ouch-voodoo-toothpick-1Bane of my existence.

Yes, that’s a harsh phrase. One I’ve used in jest over the years regarding this annoyance of the moment or that. One that was used to describe me by an ex-boyfriend for a while (*waves at Brian L*)—which I personally thought was a bit harsh. But I get it. I get the term. I get the usage.

And I have found the true bane of my existence.

See, the Ex used to always have toothpicks. It was a strange little habit he picked up from his father that I never really thought about or blinked at. Often, he would set them on the table near the ashtray with the intention of throwing them away later… and a cat or two would decide it was a new toy. Then I blinked and cared, because suddenly we were finding them everywhere. This was a humorous foible of the house and we made many a joke about it.

Until the day I stepped on one.

Now mind you, I didn’t just step on a flat toothpick. Oh no. Nor did I step on a broken one and poke myself with a jump and a start and an ironic swear word followed by giggling. Oh, hell no! I stepped on a broken one that had fallen into the carpet at just the right angle that it buried itself in the arch of my foot. You know, that tender spot that Legos, stegosauruses and other toys tend to find in the middle of the night. Yeah, that spot. And it required pulling out, with force, to remove. It was deep enough that it bled. And it sucked more than wet socks… which is a whole different blog regarding pet peeves for the feeble minded!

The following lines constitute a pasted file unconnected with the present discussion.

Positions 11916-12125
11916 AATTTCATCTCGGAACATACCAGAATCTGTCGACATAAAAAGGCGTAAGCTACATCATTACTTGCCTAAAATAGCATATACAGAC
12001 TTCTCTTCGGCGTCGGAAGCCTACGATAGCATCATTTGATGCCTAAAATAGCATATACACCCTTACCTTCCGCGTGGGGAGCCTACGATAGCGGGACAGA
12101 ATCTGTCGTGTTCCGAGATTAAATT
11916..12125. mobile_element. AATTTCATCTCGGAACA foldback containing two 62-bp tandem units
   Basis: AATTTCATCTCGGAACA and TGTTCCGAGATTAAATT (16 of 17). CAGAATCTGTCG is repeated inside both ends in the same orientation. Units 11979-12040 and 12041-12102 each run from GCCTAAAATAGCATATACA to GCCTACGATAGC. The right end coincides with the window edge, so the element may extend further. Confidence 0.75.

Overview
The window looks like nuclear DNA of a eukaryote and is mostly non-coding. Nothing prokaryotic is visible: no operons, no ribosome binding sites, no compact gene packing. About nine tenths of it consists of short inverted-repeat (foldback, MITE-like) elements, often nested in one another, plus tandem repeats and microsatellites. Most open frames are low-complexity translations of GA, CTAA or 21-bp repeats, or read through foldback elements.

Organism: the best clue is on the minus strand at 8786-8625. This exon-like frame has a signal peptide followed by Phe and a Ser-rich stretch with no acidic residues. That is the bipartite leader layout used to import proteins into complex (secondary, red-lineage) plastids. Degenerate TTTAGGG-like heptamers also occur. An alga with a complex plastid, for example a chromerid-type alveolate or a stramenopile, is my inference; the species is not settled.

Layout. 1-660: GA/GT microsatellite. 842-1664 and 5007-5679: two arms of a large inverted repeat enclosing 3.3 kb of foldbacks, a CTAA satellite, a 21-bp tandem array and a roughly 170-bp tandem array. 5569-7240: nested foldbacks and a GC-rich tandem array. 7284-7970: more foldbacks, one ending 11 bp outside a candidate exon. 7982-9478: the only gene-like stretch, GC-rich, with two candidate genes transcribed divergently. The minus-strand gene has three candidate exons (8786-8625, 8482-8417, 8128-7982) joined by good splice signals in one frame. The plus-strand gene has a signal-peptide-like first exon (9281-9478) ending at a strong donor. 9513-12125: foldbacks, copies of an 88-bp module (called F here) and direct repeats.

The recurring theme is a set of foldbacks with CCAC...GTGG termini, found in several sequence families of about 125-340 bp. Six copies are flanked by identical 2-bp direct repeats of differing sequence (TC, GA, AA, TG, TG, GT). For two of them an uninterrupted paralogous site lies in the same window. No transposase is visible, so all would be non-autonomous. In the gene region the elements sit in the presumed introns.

After that, they became my bane. If I saw one I floor I would point and scream, fearful of my arches and making a big deal out of it in jest with the family and threatening to stab the cats with one of the evil wooden spears.

Then I got divorced and the toothpicks went away. It was actually kind of funny the day I saw one and realized I hadn’t for a while.

galentoothpickAnd now they’re back. See that picture? That’s my keyboard at work. That’s Papasan’s idea of funny. Because when I told my boss’s father (who refuses to retire and keeps coming to work and probably always will) about the toothpicks when I saw him with one, he turned it into a game. A game I didn’t think was funny at first, considering I run around the office barefoot every day, even in the winter.

But when I realized I never found one on the floor—only behind his ear, in his mouth, or strategically placed on my desk (such as in the keyboard)—I began to play back. We now have toothpicks jabbed into corkboards, holding up calendars and my personal favorite, all Papasan’s messages are stuck to a toothpick on his wall like an order in a restaurant on that little silver skewer they keep on their counters.

It’s funny now. It’s a game now. But you know what they say… it’s all fun and games until someone loses an eye steps on a toothpick!

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